Councilman Gene Thompson wants the county to use money left from a federal grant to pay for next year’s municipal election.
County Clerk Penny Bogan, however, said there’s plenty of money left from this year’s election expenses to pay for next year’s voting without dipping into the grant.
Bogan used part of a $398,000 check received through the 2002 Help American Vote Act in October to pay off a loan the county used for a new voting machine system.
At the county council’s November meeting, Thompson said, “The balance of $199,297 may be used for an election expense in federal elections.”
He asked, “Is there some funding we can use in 2011 ... rather than waiting until 2012?”
The council “budgeted a certain amount” to pay off the voting machine lease, Thompson said.
But the HAVA funds can only be used for an election ending in an even-number year, Bogan said, which eliminates next year’s municipal contests.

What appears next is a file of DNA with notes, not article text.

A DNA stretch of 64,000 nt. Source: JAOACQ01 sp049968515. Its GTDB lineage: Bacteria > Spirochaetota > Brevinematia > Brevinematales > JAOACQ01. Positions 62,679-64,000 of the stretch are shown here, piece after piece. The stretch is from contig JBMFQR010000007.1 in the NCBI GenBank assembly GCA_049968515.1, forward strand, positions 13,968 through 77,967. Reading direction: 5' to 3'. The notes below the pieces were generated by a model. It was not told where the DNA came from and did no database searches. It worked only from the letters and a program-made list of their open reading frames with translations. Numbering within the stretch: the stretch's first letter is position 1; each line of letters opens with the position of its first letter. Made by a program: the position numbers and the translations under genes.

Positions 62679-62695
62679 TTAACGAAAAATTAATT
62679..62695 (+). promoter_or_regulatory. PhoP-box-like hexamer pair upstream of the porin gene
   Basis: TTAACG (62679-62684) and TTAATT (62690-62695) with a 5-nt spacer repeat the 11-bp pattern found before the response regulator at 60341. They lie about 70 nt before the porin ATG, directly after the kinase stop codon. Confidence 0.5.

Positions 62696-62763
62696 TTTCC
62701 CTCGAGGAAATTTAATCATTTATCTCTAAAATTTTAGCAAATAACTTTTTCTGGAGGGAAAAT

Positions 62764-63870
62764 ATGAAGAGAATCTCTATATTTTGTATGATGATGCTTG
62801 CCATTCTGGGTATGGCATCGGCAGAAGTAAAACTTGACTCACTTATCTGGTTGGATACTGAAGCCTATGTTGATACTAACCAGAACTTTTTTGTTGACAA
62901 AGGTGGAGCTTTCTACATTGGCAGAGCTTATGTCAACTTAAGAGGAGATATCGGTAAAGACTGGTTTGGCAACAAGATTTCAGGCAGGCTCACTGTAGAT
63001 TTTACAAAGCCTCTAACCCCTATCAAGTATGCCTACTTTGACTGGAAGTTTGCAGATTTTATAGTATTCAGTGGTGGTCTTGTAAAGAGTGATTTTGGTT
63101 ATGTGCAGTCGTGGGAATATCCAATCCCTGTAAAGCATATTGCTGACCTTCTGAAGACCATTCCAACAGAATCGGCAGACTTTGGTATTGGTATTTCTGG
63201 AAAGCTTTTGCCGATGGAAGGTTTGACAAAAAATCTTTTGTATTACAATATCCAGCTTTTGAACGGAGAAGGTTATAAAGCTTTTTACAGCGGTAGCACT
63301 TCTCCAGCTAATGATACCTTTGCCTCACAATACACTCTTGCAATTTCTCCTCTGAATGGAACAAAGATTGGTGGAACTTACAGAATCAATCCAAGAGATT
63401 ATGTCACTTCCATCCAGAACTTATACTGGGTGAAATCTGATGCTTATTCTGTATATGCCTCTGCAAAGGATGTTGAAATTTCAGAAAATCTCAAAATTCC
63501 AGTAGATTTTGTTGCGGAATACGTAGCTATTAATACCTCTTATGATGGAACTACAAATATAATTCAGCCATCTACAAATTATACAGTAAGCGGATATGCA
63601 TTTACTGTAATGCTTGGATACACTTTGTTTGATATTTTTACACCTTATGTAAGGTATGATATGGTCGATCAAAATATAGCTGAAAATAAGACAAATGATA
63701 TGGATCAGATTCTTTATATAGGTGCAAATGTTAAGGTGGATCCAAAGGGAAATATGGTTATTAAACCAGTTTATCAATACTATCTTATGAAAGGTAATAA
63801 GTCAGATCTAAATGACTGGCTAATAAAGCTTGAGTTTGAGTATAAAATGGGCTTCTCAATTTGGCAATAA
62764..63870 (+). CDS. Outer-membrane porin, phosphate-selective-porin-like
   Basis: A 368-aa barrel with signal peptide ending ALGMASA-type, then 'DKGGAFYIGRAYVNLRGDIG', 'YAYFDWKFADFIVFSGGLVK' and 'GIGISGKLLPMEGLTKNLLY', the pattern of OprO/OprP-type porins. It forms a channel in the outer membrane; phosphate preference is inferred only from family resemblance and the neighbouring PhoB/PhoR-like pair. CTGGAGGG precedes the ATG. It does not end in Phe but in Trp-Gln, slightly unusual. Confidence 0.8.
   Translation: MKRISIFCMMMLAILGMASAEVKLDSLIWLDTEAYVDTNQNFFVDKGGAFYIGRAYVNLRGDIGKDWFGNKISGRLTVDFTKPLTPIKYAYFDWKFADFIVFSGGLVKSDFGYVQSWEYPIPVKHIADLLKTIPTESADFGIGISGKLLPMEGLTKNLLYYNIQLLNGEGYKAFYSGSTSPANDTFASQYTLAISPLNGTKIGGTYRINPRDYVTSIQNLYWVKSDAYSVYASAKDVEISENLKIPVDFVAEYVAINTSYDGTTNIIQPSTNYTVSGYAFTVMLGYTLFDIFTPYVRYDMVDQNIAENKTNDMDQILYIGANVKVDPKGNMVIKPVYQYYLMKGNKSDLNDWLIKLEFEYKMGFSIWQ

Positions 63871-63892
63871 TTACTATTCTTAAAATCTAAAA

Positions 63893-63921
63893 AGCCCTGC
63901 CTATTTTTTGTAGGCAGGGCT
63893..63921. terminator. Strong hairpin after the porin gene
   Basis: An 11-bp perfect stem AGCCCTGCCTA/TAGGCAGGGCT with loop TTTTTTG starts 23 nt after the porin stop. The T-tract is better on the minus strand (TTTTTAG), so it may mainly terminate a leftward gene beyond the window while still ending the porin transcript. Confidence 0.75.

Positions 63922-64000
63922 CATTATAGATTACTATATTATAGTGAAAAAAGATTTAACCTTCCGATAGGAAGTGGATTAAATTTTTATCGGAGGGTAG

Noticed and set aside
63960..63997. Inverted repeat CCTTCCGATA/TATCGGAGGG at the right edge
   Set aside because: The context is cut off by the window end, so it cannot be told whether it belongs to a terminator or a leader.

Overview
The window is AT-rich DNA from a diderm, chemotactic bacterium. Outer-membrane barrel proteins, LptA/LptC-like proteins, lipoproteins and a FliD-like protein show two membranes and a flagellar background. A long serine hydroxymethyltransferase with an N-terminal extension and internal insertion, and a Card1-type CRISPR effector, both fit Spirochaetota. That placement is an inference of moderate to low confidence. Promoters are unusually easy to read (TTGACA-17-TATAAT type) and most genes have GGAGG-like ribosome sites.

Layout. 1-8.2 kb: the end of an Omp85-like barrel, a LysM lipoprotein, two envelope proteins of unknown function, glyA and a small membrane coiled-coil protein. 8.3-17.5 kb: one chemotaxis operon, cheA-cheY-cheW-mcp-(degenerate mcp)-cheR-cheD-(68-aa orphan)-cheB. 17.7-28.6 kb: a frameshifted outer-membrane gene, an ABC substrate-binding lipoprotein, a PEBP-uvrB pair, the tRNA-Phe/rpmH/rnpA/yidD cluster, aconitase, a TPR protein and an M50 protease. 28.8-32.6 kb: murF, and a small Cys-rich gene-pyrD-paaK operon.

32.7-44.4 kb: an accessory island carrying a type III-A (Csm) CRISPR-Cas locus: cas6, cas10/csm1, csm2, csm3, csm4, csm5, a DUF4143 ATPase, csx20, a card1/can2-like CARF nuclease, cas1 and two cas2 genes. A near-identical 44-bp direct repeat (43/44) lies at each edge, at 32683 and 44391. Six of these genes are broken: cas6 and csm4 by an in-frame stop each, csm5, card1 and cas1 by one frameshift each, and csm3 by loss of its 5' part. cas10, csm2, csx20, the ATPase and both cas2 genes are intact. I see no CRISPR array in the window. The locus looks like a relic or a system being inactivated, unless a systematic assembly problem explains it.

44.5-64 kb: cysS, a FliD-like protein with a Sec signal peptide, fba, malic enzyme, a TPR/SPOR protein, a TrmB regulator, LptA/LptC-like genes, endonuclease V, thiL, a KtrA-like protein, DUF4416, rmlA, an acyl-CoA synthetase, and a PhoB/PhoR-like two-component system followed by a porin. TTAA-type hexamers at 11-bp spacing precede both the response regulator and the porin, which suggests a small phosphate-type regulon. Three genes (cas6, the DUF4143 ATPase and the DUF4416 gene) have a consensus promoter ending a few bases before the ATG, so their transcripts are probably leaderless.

The 2010 elections cost $52,759, Bogan said in a letter to County Council President Steve Jacob; she provided The Lebanon Reporter with a copy of the letter.
Paying poll workers was the largest expense; that cost $26,900, Bogan said. The second-largest amount was for voting machine “mechanics” — persons who travel to precincts to deal with machine problems.
Bogan returned $62,527.31 in budgeted election funding, giving the county a cushion for 2011 voting.
With the county’s population increasing, Bogan anticipates needing to buy more voting terminals, which cost $5,000 each. She also wants to retain money for repairs.
The $199,297 is also a cushion against a repeat of “unforeseen issues,” such as the loss of voting machine supplier Voting Technologies International.
Boone, Cass, Parke and Randolph counties all had to pay out of their pockets to replace voting systems made by VTI after the company went bankrupt in 2007. Boone used $111,000 from its general fund, and borrowed the rest, to buy a $420,000 Microvote General Corp. voting system in 2008.
“I fought for the reimbursement of the loss of the VTI voting machines and their services for three years,” Bogan wrote Jacob.
After intense lobbying, the four counties convinced the Indiana General Assembly to pass a law requiring the Indiana Secretary of State, which oversees state-wide elections, to give them first shot at any new HAVA funding made available by the federal government.